Excerpts from an email regarding how to handle cheaters taking too long between serves, first or second during a tennis match. Make no mistake, the delay of tennis serve by your opponent is a cheap attempt to get in your head and play mind games. And it’s against the rules. Â The bottom line from the USTA rules:
Between points, a maximum of twenty (20) seconds is allowed.
More info on players delaying during a tennis game – you need to read and memorize the rules to prevent the cheating and gamesmanship. Knowing the rules of tennis is a good thing.
Commentary on cheating and gamesmanship:
ITF rules of tennis
29. CONTINUOUS PLAY
As a principle, play should be continuous, from the time the match starts (when the
first service of the match is put in play) until the match finishes.
14Â a.Â Between points, a maximum of twenty (20) seconds is allowed. When the
players change ends at the end of a game, a maximum of ninety (90) seconds
are allowed. However, after the first game of each set andÂ during a tie-breakÂ
game, play shall be continuous and the players shall change ends without aÂ
At the end of each set there shall be a set break of a maximum of one hundred
and twenty (120) seconds.
The maximum time starts from the moment that one point finishes until the
first service is struck for the next point.
Event organisers may apply for ITF approval to extend the ninety (90)
seconds allowed when the players change ends at the end of a game and the
one hundred and twenty (120) seconds allowed at a set break
When your opponent is cheating during a match by excessive delays between serves, the next step is to remind your opponent politely
“You only get 20 seconds between points. Do we need to call a line judge?”
Commentary on a blog post about delays at the professional level tennis are below. This post points out that wandering around the tennis court to find the best ball, toweling off during a game, wandering to the back-court to seek the meaning of life, just pisses everyone off:
For this article I chose to specifically focus on one of these virtues: theÂ continuous rhythm of the game. The players were not only watchful not to interrupt this rhythm, they were actually contributing to it by not returning serves that were obviously out, by helping the ball boys do their job (!!!) etc. Actually they tended to make the intervals between points so short that they would give a headache to the contemporary TV director, who would struggle to find enough seconds for a slow motion of a highlight.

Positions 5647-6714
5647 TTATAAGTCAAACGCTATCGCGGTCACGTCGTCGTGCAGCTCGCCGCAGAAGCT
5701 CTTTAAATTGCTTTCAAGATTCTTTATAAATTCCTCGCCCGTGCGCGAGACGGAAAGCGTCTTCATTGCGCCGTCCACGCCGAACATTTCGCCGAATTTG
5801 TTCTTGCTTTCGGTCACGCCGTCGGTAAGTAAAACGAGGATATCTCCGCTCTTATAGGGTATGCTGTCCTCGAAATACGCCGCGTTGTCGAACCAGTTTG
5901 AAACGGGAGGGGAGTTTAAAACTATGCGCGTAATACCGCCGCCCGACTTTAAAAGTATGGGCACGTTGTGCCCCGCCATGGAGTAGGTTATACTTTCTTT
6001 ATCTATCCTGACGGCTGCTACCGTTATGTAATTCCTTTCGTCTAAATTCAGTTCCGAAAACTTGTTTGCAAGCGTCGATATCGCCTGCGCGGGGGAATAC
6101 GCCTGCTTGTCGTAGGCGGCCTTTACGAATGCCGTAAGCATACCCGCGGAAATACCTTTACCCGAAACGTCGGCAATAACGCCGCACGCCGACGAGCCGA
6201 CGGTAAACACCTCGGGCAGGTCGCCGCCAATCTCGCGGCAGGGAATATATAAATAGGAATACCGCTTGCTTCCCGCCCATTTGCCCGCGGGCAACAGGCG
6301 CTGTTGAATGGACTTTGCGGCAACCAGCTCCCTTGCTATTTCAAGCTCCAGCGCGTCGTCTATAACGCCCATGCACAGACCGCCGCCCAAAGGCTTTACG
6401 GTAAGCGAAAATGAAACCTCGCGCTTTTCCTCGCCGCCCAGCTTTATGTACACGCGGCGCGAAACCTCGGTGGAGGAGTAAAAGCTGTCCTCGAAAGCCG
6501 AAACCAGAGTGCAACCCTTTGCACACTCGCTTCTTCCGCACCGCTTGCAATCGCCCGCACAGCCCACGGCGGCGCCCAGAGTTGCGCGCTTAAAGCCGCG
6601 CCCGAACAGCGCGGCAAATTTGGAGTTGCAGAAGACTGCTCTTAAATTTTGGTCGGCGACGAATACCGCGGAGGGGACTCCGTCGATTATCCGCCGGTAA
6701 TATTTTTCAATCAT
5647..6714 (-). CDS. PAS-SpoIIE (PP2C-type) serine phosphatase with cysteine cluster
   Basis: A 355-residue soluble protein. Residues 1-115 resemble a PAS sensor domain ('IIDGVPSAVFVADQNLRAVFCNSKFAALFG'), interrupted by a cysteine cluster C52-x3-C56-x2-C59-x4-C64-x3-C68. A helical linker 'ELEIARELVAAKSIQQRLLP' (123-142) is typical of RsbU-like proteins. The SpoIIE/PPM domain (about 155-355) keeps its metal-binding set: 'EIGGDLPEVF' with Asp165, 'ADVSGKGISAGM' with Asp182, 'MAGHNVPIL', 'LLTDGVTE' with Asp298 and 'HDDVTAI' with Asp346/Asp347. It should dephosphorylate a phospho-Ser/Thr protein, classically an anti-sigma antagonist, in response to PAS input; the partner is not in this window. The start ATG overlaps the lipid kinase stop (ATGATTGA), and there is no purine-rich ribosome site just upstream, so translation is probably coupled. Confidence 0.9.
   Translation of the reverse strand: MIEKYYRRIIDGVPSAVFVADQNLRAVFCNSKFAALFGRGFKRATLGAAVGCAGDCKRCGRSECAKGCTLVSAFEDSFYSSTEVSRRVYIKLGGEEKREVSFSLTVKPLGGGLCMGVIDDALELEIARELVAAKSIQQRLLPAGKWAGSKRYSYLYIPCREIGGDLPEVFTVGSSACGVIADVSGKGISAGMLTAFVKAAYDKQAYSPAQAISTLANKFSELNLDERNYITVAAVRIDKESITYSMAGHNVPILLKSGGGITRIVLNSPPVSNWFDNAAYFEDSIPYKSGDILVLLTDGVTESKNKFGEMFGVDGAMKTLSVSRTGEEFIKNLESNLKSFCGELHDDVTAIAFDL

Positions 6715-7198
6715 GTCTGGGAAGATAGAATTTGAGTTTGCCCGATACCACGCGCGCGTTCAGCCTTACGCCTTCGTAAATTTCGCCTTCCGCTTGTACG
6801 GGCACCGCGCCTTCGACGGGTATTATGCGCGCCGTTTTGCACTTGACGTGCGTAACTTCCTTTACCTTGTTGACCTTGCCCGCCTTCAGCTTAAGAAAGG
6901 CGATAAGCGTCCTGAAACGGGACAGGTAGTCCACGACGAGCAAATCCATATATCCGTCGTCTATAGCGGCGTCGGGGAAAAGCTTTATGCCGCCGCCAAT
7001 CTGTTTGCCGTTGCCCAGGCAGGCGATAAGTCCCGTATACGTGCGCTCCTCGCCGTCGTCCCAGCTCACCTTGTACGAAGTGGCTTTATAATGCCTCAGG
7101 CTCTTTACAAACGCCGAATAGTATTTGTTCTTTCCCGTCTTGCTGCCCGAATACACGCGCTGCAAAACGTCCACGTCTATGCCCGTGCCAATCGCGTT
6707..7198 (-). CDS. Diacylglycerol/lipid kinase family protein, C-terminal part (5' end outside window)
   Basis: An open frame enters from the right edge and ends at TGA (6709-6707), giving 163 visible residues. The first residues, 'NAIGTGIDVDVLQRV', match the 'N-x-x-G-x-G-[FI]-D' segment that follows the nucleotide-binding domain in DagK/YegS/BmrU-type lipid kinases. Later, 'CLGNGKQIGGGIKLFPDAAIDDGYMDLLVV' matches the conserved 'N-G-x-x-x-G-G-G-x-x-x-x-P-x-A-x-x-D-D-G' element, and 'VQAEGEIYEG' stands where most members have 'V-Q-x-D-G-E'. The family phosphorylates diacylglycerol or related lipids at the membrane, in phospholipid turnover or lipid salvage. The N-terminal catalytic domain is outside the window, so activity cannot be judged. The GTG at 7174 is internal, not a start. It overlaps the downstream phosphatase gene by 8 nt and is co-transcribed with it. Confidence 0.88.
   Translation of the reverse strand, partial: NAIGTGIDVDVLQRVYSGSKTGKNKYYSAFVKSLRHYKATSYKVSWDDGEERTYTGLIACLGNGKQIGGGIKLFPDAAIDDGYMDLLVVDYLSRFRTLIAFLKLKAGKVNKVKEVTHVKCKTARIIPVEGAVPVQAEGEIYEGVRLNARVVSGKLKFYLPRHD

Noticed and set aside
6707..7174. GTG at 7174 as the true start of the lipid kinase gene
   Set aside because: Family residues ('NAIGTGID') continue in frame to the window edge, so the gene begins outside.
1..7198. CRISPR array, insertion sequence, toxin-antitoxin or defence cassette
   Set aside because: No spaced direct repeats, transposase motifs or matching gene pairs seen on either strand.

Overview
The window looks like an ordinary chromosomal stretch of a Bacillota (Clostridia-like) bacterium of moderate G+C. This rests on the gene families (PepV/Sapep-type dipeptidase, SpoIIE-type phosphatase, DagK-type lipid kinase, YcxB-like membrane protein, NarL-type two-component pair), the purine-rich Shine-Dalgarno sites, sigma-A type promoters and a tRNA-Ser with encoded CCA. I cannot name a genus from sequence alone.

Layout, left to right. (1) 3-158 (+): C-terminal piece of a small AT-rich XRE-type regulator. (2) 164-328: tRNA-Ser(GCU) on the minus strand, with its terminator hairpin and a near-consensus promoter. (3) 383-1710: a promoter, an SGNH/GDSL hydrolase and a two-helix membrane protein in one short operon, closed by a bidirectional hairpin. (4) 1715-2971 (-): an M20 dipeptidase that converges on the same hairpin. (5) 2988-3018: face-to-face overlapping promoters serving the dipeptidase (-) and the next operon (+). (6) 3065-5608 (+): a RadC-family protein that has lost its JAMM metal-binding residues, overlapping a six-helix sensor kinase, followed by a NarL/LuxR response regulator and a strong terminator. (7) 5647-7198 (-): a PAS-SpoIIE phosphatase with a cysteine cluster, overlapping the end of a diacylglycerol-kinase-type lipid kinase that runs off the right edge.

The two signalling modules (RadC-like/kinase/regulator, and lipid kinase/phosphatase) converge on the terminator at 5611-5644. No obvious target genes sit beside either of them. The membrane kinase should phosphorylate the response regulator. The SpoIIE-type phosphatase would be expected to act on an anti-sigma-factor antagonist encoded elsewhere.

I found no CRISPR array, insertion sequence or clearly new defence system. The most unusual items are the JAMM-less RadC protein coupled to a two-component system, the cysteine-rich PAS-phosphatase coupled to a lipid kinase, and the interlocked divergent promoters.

According to the ITF rules of tennis, during a game,Â the server has no more than 20 seconds to start the next pointÂ (25 seconds for any ATP event, still 20 seconds for Grand Slams that prefer to have their own rules). USTA goes even further by saying that typical sportsman – like play is supposed to be 12-15 seconds for a first serve. Nevertheless, excessive ball bouncing, choosing the newest ball between 4-5 balls the ball boy gave to the player, asking for the towel, arranging socks and other even stranger habits of some players, regularly lead to intervals that last 35-40 seconds or even a minute!!!
Again, the solution is to print and study the rules. Have a copy printed and highlighted in yellow in your bag. Have a spare copy you can hand your opponent in case they need to be educated on how the game is played.
Regarding notes, the USTA says it is OK to read notes and study during changeover. If you don’t want to challenge a dweeb taking 2 minutes between serves, you can have notes in your right hand pocket laminated with study notes and a game plan. From this post:
Q.Â Is it legal to look atÂ written notes or reminders to yourself during changeovers; such as “Remember to keep your chin up during the serve” or “Slice approach to his backhand works best”.
A.Â Yes, this is permissible. In fact, it is a good idea.Â It is not uncommon for your thoughts to become chaotic during the stresses of match play, and having some reminder notes can only help.
Bottom line – learn the rules and use them to your advantage to win more matches ethically. If a kid’s coach has taught him to cheat and you hand him a print out that tells him he is a cheater, it would really mess with their head and ruin their crappy game plan. Who knows, maybe we can just play tennis!?
The last thing I would say is ask the tournament organizers if USTA rules are in force or if they allow extended delay. If you ask them this specifically you can back up the print out.